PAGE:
The world was rather different millions of years ago. The long-necked Diplacusis wandered this volcano-laden landscape. Diplacusis was so big, due to its long tail and neck, that no other predators were a threat.
Actually, Diplodocus is the long-necked dinosaur from the Jurassic Period. When you’re hearing two sounds at the same time, that’s a hearing condition called diplacusis.
Diplacusis is an affliction which can be challenging and confusing causing difficulty with communication.
Perhaps your hearing has been a bit weird lately
We’re used to thinking of hearing loss as a sort of gradual decreasing of the volume knob. According to this notion, over time, we simply hear less and less. But in some cases, hearing loss can manifest in some unusual ways. One of the most interesting (or, possibly, frustrating) such presentations is a condition called diplacusis.
Diplacusis, what is it?
So, what’s diplacusis? Diplacusis is a medical name that means, basically, “double hearing”. Normally, your brain takes signals from your right ear and signals from the left ear and combines them harmoniously into one sound. That’s what you hear. The same thing happens with your eyes. If you put a hand over your right eye and then a hand over your left eye, you see slightly different images, right? Usually, with your ears, you won’t even notice it.
Diplacusis occurs when the hearing abilities of your ears vary so significantly that your brain can no longer combine them, at least not well. Monaural diplacusis is caused by hearing loss in only one ear while binaural diplacusis is caused by hearing loss in both.
Two types of diplacusis
Different people are impacted in different ways by diplacuses. However, there are usually two basic types of diplacusis:
- Diplacusis dysharmonica: When the pitch of the right and left ear don’t match it’s a sign of this form of diplacusis. So when your grandchildren talk to you, the pitch of their voice will sound distorted. Maybe your right ear thinks the sound is low-pitched and your left ear thinks the sound is high-pitched. Those sounds can be hard to understand as a result.
- Diplacusis echoica: With this, what you hear will sound off because your brain receives the sound from each ear out of sync with the other instead of hearing two different pitches. This might cause echoes (or, instead, artifacts that sound like echoes). This can also cause difficulty with regard to understanding speech.
Here are a few symptoms of diplacusis:
- Hearing echoes where they don’t actually exist.
- Off timing hearing
- Hearing that sounds off (in pitch).
Having said that, it’s useful to view diplacusis as similar to double vision: It’s usually a symptom of something else, but it can create some of its own symptoms. (Essentially, it’s the effect, not the cause.) Diplacusis, in these circumstances, is probably a symptom of hearing loss. As a result, if you experience diplacusis, you should probably make an appointment with a hearing specialist.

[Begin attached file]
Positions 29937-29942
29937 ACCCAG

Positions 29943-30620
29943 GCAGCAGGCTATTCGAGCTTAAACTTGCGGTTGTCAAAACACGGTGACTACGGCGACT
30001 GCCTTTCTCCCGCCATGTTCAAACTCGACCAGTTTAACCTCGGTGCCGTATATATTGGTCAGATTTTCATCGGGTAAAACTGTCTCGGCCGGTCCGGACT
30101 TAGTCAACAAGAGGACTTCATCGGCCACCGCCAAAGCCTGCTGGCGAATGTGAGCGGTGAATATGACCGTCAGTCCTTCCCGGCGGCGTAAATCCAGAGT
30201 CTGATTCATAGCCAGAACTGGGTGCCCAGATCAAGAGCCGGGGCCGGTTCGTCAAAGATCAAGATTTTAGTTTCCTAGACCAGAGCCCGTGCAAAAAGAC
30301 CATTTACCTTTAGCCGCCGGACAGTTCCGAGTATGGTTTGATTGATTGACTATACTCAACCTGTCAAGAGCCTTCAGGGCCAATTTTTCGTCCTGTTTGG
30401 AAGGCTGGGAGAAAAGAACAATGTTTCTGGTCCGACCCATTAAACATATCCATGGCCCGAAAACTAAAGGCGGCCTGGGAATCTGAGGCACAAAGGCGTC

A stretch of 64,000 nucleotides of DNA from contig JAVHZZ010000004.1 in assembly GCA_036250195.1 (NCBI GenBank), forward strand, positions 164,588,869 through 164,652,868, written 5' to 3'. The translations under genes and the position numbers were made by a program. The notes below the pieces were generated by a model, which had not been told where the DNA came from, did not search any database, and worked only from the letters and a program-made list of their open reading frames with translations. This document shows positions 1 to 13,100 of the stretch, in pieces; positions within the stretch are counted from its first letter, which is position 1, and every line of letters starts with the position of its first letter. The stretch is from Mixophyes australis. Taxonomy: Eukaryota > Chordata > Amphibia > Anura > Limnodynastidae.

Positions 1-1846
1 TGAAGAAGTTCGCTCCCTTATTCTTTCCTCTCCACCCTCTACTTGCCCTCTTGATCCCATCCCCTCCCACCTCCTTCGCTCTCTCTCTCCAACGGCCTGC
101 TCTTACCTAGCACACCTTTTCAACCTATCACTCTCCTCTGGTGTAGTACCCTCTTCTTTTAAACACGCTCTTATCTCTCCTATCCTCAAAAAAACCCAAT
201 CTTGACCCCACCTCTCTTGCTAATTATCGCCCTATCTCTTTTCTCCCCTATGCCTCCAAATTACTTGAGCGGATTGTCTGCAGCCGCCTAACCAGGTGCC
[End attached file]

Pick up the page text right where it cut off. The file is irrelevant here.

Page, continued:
What are the causes diplacusis?
The causes of diplacusis line up quite well, in a general way, with the causes of hearing loss. But there are a few specific reasons why you could develop diplacusis:
- An infection: Swelling of your ear canal can be the result of an ear infection, sinus infection, or even allergies. This swelling is a typical immune response, but it can influence the way sound waves travel into your inner ear (and subsequently your brain).
- Your ears have damage caused by noise: If you’ve experienced hearing loss due to noise damage, it’s possible that it could trigger diplacusis.
- Earwax: In some cases, an earwax blockage can interfere with your ability to hear. Whether that earwax causes a partial or complete obstruction, it can cause diplacusis.
- A tumor: In some really rare instances, tumors in your ear canal can result in diplacusis. Don’t panic! In most instances they’re benign. But you still should talk to us about it.
It’s clear that there are many of the same causes of hearing loss and diplacusis. This means that if you’re experiencing diplacusis, it’s likely that something is impeding your ability to hear. So you should absolutely come in and see us.
Treatments for diplacusis
The treatments for diplacusis differ based on the root cause. If your condition is related to an obstruction, like earwax, then treatment will concentrate on the removal of that obstruction. But permanent sensorineural hearing loss is more often the cause. In these cases, the best treatment options include:
- Hearing aids: The right pair of hearing aids can equalize how your ears hear again. This means that the symptoms of diplacusis will likely disappear. It’s important to get the right settings on your hearing aids and you’ll need to have us help you with that.
- Cochlear implant: A cochlear implant may be the only way of managing diplacusis if the root cause is profound hearing loss.
All of this begins with a hearing assessment. Here’s how you can think about it: a hearing exam will be able to identify what type of hearing loss is at the root of your diplacusis (and, to be fair, you might not even recognize it as diplacusis, you might just think things sound weird these days). Modern hearing assessments are quite sensitive, and good at detecting discrepancies between how your ears hear the world.
Hearing clearly is more fun than not
You’ll be better able to enjoy your life when you get the proper treatment for your diplacusis, whether that’s hearing aids or some other treatment. It will be easier to carry on conversations. It will be easier to communicate with your family.
Which means, you’ll be able to hear your grandkids tell you all about what a Diplodocus is, and you (hopefully) won’t have any diplacusis to impede you.
Call today for an appointment to have your diplacusis symptoms checked.